The House gave its final stamp of approval to more than $860 million in biennial appropriations for agriculture and the environment Monday, voting 83-50 to repass HF846*/SF1764 — the session’s omnibus environment, natural resources and agriculture policy and finance bill.
It now heads to the Senate.
Rep. Denny McNamara (R-Hastings), who previously said the bill contained a lot of “commonsense reforms,” opened debate by describing some of the changes it went through during the conference committee process that has taken place over the last few days.
There is new language that seeks common ground between Gov. Mark Dayton’s initiative to reduce pollution by increasing buffers along waters around the state, and concerns from some agriculture groups that these new laws would prove expensive to farmers and other landowners.
House and Senate conferees, working to find consensus on the bill, struggled through the weekend to find that compromise, reconvening at 2 a.m. Monday morning to tweak buffer language that had been added by amendment the day before.
The bill now mandates a minimum buffer width of 16.5 feet on all public ditches.
“There’s no 50-foot requirement here, this is down to the one rod,” said McNamara, the bill sponsor. “You can think of it as about the length of a canoe.”
Landowners found in violation would have 11 months to correct the issue before being subject to a $500 fine. However, they could also receive a refund of half that amount under the proposed rule.
“It’s my hope, with the help of the ag groups, there will be no fines going forward,” McNamara said.
He noted there were “all kinds of tools” farmers could use to get the work done.
Counties and municipalities would also be required to make sure public shorelands have an average buffer of 50 feet.
Several representatives questioned the effectiveness of the new language. Rep. Jean Wagenius (DFL-Mpls) said those who didn’t want to comply could write off what would ultimately be a $250 fine and do nothing to improve their buffers.
“Then where are we? We’re no place,” Wagenius said. “You have written something that doesn’t do what you said you wanted it to. This bill just doesn’t work for protecting waters.”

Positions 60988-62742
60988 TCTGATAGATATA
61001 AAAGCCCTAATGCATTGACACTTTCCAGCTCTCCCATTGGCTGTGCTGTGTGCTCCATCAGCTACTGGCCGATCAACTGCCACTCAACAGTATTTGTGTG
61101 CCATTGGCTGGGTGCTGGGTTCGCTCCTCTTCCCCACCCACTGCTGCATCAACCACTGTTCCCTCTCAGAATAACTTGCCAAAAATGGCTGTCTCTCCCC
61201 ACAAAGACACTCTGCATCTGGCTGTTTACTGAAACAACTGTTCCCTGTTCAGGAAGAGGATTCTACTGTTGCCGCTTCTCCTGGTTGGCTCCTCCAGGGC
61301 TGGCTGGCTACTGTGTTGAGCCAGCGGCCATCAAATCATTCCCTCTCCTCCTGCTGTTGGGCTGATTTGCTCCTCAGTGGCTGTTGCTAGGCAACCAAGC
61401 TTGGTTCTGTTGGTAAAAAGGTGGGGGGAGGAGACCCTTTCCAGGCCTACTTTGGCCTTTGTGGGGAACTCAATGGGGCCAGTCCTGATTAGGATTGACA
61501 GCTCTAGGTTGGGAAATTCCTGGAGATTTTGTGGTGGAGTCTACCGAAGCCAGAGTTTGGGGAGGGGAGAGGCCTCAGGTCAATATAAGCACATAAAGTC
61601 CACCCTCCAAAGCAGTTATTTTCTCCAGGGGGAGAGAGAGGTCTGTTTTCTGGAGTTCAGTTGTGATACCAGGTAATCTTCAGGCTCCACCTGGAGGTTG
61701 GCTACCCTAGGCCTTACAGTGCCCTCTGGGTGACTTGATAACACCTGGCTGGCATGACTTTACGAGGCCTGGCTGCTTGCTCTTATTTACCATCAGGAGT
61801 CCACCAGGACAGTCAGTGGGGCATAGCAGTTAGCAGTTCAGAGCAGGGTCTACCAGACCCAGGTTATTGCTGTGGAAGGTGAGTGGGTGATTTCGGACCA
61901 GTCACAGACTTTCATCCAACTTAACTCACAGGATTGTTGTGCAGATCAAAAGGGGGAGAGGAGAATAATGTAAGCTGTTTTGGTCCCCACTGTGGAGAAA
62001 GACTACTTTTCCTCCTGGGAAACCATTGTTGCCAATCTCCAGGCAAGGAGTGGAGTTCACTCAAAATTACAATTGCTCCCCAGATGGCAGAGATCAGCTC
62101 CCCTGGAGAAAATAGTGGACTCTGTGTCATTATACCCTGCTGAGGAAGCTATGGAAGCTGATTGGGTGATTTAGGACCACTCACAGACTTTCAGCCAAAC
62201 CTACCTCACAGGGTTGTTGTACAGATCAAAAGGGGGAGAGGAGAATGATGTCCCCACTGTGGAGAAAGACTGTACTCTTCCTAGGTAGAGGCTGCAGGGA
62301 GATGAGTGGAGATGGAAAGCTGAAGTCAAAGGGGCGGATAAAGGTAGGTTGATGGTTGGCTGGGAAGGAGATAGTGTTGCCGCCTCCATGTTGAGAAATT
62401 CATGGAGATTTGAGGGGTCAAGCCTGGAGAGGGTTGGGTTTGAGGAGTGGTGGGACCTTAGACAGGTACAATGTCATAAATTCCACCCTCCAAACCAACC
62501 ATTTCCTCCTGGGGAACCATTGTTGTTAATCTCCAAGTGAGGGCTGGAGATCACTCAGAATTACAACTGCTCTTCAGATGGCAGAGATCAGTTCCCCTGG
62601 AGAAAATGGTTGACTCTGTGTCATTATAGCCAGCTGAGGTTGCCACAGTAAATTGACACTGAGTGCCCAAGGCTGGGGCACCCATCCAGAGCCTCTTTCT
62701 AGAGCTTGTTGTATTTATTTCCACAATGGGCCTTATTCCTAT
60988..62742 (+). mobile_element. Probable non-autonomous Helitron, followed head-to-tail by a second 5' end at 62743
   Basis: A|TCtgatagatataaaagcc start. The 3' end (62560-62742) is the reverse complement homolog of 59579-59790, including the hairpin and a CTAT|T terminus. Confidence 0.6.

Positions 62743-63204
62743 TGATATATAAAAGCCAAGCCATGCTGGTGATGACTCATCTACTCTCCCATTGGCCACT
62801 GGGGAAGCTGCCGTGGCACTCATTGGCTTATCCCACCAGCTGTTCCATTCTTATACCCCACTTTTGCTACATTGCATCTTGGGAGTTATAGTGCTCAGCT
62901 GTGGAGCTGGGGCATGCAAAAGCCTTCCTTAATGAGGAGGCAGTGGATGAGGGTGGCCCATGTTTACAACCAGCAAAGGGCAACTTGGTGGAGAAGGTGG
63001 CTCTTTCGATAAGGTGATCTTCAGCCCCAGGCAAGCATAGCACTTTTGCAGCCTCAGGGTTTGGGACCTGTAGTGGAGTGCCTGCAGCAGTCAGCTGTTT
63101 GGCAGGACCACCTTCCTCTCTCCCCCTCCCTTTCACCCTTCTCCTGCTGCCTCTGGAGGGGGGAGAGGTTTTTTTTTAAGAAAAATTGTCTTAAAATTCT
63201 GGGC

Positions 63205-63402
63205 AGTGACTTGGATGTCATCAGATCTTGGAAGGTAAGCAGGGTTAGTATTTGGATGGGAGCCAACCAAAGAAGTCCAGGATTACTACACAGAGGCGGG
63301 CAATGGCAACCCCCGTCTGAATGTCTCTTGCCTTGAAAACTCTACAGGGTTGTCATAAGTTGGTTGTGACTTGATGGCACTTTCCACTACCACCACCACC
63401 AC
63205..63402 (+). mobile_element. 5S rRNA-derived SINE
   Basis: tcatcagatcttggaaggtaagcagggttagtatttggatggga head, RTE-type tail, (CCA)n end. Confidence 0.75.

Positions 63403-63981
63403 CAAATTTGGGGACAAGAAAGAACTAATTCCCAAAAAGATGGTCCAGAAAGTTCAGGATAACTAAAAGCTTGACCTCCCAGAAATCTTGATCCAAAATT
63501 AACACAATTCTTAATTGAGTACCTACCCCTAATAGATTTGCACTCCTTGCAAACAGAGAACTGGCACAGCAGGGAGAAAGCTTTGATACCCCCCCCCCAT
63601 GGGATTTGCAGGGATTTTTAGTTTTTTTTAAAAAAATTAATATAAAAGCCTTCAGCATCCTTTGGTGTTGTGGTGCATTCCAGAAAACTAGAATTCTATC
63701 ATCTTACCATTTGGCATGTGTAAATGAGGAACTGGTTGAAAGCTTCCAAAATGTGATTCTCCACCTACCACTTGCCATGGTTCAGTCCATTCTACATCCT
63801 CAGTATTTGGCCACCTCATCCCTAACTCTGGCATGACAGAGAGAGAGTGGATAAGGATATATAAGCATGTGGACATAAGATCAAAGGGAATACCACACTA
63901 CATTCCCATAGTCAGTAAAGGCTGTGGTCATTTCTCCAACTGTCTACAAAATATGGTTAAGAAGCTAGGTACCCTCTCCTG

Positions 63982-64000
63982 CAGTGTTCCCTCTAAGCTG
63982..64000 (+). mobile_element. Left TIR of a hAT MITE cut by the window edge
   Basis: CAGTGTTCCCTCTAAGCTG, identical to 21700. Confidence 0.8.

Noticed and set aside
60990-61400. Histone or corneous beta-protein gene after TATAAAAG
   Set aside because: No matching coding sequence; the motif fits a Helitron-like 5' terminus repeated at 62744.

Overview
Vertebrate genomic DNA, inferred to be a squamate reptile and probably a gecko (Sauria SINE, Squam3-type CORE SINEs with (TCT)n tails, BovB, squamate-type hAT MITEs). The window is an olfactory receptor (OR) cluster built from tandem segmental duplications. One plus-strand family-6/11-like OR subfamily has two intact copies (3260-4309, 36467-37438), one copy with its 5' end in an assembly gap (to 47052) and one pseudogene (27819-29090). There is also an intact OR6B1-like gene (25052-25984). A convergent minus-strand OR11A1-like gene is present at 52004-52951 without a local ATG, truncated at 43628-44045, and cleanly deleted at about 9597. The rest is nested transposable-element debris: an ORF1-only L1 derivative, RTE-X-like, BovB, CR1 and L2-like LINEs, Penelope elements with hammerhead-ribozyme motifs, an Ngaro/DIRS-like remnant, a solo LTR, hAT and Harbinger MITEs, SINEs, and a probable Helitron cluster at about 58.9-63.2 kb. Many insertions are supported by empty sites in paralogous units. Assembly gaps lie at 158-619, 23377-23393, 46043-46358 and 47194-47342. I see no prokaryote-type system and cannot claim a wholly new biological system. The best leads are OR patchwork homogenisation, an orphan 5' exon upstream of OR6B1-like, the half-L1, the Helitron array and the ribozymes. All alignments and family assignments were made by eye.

Citizens’ Board eliminated
One of the most controversial outcomes, if the bill becomes law, would be elimination of the Pollution Control Agency’s Citizens’ Board. While earlier language would have removed much of the decision-making authority currently held by the board, the conference committee went one-step further and disbanded it altogether.
Objections to the board’s authority surfaced earlier this session with a bill introduced by Rep. Dan Fabian (R-Roseau), who said he wanted to eliminate the uncertainty businesses face during the permitting process when the board has final say over a permit’s approval.
Rep. Frank Hornstein (DFL-Mpls) called eliminating the board an “extreme measure” he did not expect.
“I think it is hugely problematic and objectionable,” Hornstein said.
Rep. David Bly (DFL-Northfield) said he was troubled by the effort to remove the board because it eliminated the citizens’ voice from the process.
AIS decal repeal
The bill would also repeal a controversial new law, set to take effect this July, which requires boaters to display a trailer decal certifying they’ve taken an education course teaching best practices to stop the spread of aquatic invasive species. Instead, the bill would add language to applications for all watercraft and nonresident fishing licenses asking applicants to affirm they profess awareness of invasive species prevention.
The biennial environment and natural resources appropriations in HF846*/SF1764 are:
Other environment and natural resources provisions in the bill would:
Agriculture appropriations and policy
The bill would also appropriate more than $87 million for the Department of Agriculture. This includes a section of appropriations to fund avian influenza response activities. MDA ($3.62 million), the Board of Animal Health ($1.85 million) and the Department of Health ($103,000) would all receive funds for that purpose.
The DNR would receive $350,000 for detection and monitoring of the virus in wild animals and the Department of Public Safety would get $544,000 to operate the State Emergency Operations Center in coordination with the response. There is also a provision to allow any unused appropriations to be transferred between the agencies to cover expenses related to the avian flu response.
Another provision would appropriate $2 million to the University of Minnesota to research the causes of avian flu, and how to prevent it, and there is a $10 million appropriation for revolving loans that those impacted by avian flu can draw from as they work to recover from the outbreak.
The framework for a pilot project to study industrial hemp was also included. It would authorize the MDA, along with higher education institutions, to study the benefits and opportunities industrial hemp may provide the state’s farmers. Hemp seeds and oil can be used to make a variety of products, from fabrics and foods to fuels and paper.
Another provision would change the income limit for home cooks and gardeners who sell their products to the public. It would allow them to sell directly to consumers beyond community events and farmers’ markets and raise their annual sales limit from $5,000 to $18,000.
Other agriculture provisions included would: